Characterizing mild cognitive impairment in incident Parkinson disease: the ICICLE-PD study
Research output: Contribution to journal › Article
OBJECTIVE: To describe the frequency of mild cognitive impairment (MCI) in Parkinson disease (PD) in a cohort of newly diagnosed incident PD cases and the associations with a panel of biomarkers.
METHODS: Between June 2009 and December 2011, 219 subjects with PD and 99 age-matched controls participated in clinical and neuropsychological assessments as part of a longitudinal observational study. Consenting individuals underwent structural MRI, lumbar puncture, and genotyping for common variants of COMT, MAPT, SNCA, BuChE, EGF, and APOE. PD-MCI was defined with reference to the new Movement Disorder Society criteria.
RESULTS: The frequency of PD-MCI was 42.5% using level 2 criteria at 1.5 SDs below normative values. Memory impairment was the most common domain affected, with 15.1% impaired at 1.5 SDs. Depression scores were significantly higher in those with PD-MCI than the cognitively normal PD group. A significant correlation was found between visual Pattern Recognition Memory and cerebrospinal β-amyloid 1-42 levels (β standardized coefficient = 0.350; p = 0.008) after controlling for age and education in a linear regression model, with lower β-amyloid 1-42 and 1-40 levels observed in those with PD-MCI. Voxel-based morphometry did not reveal any areas of significant gray matter loss in participants with PD-MCI compared with controls, and no specific genotype was associated with PD-MCI at the 1.5-SD threshold.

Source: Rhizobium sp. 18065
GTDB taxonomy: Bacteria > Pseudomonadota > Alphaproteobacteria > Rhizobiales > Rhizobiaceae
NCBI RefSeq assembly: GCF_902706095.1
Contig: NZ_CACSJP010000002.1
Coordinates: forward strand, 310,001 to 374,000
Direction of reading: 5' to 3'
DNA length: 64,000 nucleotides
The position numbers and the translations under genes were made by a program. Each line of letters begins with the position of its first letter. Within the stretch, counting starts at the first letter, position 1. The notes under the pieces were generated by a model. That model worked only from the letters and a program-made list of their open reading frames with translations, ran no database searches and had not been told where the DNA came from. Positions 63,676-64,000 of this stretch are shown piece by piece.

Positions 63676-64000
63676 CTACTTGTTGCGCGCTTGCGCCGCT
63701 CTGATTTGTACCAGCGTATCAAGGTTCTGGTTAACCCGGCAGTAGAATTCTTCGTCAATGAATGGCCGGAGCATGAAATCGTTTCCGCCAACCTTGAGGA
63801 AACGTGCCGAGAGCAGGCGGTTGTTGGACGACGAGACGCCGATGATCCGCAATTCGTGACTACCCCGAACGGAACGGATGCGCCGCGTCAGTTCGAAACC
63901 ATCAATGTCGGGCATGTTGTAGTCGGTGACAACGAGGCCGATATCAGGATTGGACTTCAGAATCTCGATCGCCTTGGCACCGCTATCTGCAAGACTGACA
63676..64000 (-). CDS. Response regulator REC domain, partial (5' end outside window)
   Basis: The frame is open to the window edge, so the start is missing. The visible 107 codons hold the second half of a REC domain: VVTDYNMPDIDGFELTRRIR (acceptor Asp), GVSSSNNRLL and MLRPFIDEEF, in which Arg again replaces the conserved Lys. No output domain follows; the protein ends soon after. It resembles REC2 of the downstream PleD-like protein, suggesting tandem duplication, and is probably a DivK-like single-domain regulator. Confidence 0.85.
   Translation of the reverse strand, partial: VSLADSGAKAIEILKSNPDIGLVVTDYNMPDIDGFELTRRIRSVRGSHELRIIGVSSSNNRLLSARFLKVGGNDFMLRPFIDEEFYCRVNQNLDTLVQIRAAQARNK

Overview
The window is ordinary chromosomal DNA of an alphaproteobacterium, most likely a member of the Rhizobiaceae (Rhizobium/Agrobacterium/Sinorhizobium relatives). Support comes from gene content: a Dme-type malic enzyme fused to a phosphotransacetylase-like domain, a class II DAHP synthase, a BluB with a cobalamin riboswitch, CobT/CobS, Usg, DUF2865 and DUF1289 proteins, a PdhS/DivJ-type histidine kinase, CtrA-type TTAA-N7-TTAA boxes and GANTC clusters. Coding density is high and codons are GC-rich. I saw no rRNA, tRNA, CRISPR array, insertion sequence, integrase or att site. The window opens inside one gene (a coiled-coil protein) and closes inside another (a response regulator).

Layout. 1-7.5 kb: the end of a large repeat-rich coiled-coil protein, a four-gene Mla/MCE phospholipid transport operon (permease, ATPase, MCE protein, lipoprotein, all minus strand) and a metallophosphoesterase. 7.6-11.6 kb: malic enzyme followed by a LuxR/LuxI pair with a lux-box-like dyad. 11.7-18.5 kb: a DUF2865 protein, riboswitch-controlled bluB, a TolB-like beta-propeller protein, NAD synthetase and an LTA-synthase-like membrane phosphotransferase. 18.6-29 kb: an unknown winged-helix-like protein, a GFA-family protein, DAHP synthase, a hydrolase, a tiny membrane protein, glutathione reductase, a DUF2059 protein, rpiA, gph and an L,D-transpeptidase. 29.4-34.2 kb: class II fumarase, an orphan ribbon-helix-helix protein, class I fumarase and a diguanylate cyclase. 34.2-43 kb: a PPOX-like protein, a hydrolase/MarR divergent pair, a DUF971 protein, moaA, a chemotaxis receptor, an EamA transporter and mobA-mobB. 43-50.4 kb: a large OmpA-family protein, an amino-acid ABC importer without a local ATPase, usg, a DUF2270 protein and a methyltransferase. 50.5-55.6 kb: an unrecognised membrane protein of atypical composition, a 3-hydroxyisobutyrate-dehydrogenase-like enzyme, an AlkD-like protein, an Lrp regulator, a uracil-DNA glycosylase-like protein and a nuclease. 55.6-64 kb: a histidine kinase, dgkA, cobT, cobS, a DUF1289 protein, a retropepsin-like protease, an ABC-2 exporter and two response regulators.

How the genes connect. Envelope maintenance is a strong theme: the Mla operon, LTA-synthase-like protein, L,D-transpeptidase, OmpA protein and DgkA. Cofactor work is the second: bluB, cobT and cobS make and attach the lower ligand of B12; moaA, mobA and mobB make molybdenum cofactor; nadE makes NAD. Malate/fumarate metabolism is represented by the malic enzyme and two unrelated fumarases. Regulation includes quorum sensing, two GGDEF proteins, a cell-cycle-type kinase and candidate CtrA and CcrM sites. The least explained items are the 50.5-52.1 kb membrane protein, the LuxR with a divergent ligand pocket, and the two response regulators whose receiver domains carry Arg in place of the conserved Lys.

CONCLUSIONS: In a large cohort of newly diagnosed PD participants, PD-MCI is common and significantly correlates with lower cerebrospinal β-amyloid 1-42 and 1-40 levels. Future longitudinal studies should enable us to determine those measures predictive of cognitive decline.
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|Number of pages||9|
|Publication status||Published - 2014 Jan 28|